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Internet Computing

A Find & Replace of the Word "Cloud" with the Word "Internet" based on the Draft NIST
Working definition of Cloud Computing

Note 1: Internet computing is still an evolving paradigm. Its definitions, use cases, underlying
technologies, issues, risks, and benefits will be refined in a spirited debate by the public and
private sectors. These definitions, attributes, and characteristics will evolve and change over
time.

Note 2: The Internet computing industry represents a large ecosystem of many models, vendors,
and market niches. This definition attempts to encompass all of the various Internet approaches.

Definition of Internet Computing:

Internet computing is a model for enabling convenient, on-demand network access to a shared
pool of configurable computing resources (e.g., networks, servers, storage, applications, and
services) that can be rapidly provisioned and released with minimal management effort or
service provider interaction. This Internet model promotes availability and is composed of five
essential characteristics, three service models, and four deployment models.

Essential Characteristics:
On-demand self-service. A consumer can unilaterally provision computing
capabilities, such as server time and network storage, as needed automatically
without requiring human interaction with each service’s provider.

Broad network access. Capabilities are available over the network and accessed
through standard mechanisms that promote use by heterogeneous thin or thick
client platforms (e.g., mobile phones, laptops, and PDAs).

Resource pooling. The provider’s computing resources are pooled to serve


multiple consumers using a multi-tenant model, with different physical and virtual
resources dynamically assigned and reassigned according to consumer demand.
There is a sense of location independence in that the customer generally has no
control or knowledge over the exact location of the provided resources but may be
able to specify location at a higher level of abstraction (e.g., country, state, or
datacenter). Examples of resources include storage, processing, memory, network
bandwidth, and virtual machines.

Rapid elasticity. Capabilities can be rapidly and elastically provisioned, in some


cases automatically, to quickly scale out and rapidly released to quickly scale in.
To the consumer, the capabilities available for provisioning often appear to be
unlimited and can be purchased in any quantity at any time.
Measured Service. Internet systems automatically control and optimize resource
use by leveraging a metering capability at some level of abstraction appropriate to
the type of service (e.g., storage, processing, bandwidth, and active user
accounts). Resource usage can be monitored, controlled, and reported providing
transparency for both the provider and consumer of the utilized service.

Service Models:
Internet Software as a Service (SaaS). The capability provided to the consumer is
to use the provider’s applications running on a Internet infrastructure. The
applications are accessible from various client devices through a thin client
interface such as a Internet browser (e.g., Internet-based email). The consumer
does not manage or control the underlying Internet infrastructure including
network, servers, operating systems, storage, or even individual application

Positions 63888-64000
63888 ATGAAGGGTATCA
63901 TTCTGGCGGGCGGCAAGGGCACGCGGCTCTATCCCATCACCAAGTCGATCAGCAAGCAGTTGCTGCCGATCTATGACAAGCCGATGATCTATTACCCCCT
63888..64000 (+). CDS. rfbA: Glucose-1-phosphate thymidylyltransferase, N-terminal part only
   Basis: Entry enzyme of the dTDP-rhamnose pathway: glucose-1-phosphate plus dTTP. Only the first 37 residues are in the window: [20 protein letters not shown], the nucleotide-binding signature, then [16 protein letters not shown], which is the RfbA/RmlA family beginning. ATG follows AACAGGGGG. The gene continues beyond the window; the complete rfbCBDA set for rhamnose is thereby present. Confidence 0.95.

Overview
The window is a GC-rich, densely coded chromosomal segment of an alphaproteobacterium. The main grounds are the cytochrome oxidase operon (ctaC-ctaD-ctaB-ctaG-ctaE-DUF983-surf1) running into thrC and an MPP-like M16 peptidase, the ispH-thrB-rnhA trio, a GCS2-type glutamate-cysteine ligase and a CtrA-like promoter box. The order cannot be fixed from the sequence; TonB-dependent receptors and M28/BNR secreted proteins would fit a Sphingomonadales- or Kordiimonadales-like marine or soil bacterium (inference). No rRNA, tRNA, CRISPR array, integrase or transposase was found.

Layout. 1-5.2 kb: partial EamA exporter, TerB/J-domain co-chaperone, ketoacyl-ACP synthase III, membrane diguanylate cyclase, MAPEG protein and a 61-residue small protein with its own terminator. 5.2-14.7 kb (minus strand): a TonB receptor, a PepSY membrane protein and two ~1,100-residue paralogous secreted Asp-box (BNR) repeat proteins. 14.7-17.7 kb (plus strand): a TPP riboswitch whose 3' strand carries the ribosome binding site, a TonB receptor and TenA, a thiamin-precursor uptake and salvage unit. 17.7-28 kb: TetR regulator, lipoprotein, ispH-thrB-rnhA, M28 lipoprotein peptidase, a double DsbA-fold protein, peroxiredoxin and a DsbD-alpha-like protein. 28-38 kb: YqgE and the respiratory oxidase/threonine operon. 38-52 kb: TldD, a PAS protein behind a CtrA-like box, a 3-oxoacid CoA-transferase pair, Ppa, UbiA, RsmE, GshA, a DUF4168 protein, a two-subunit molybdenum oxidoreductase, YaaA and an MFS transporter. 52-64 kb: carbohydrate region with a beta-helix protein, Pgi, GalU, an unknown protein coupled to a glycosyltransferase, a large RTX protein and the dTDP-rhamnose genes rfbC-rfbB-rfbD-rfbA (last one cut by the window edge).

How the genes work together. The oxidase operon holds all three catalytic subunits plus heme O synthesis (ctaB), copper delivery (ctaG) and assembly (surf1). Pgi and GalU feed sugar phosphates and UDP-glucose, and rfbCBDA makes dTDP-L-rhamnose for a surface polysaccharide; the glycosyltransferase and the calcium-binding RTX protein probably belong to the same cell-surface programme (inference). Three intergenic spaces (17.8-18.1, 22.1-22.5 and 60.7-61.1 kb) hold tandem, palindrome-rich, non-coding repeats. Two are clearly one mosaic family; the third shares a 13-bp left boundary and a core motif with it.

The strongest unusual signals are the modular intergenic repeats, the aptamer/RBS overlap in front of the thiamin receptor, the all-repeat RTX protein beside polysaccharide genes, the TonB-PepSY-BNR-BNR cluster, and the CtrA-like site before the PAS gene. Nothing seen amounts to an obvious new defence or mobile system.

capabilities, with the possible exception of limited user-specific application
configuration settings.

Internet Platform as a Service (PaaS). The capability provided to the consumer is


to deploy onto the Internet infrastructure consumer-created or acquired
applications created using programming languages and tools supported by the
provider. The consumer does not manage or control the underlying Internet
infrastructure including network, servers, operating systems, or storage, but has
control over the deployed applications and possibly application hosting
environment configurations.

Internet Infrastructure as a Service (IaaS). The capability provided to the


consumer is to provision processing, storage, networks, and other fundamental
computing resources where the consumer is able to deploy and run arbitrary
software, which can include operating systems and applications. The consumer
does not manage or control the underlying Internet infrastructure but has control
over operating systems, storage, deployed applications, and possibly limited
control of select networking components (e.g., host firewalls).

Deployment Models:
Private Internet. The Internet infrastructure is operated solely for an organization.
It may be managed by the organization or a third party and may exist on premise
or off premise.

Community Internet. The Internet infrastructure is shared by several organizations


and supports a specific community that has shared concerns (e.g., mission,
security requirements, policy, and compliance considerations). It may be managed
by the organizations or a third party and may exist on premise or off premise.
Public Internet. The Internet infrastructure is made available to the general public
or a large industry group and is owned by an organization selling Internet
services.

Hybrid Internet. The Internet infrastructure is a composition of two or more


Internets (private, community, or public) that remain unique entities but are bound
together by standardized or proprietary technology that enables data and
application portability (e.g., Internet bursting for load-balancing between
Internets).

Note: Internet software takes full advantage of the Internet paradigm by being service
oriented with a focus on statelessness, low coupling, modularity, and semantic
interoperability.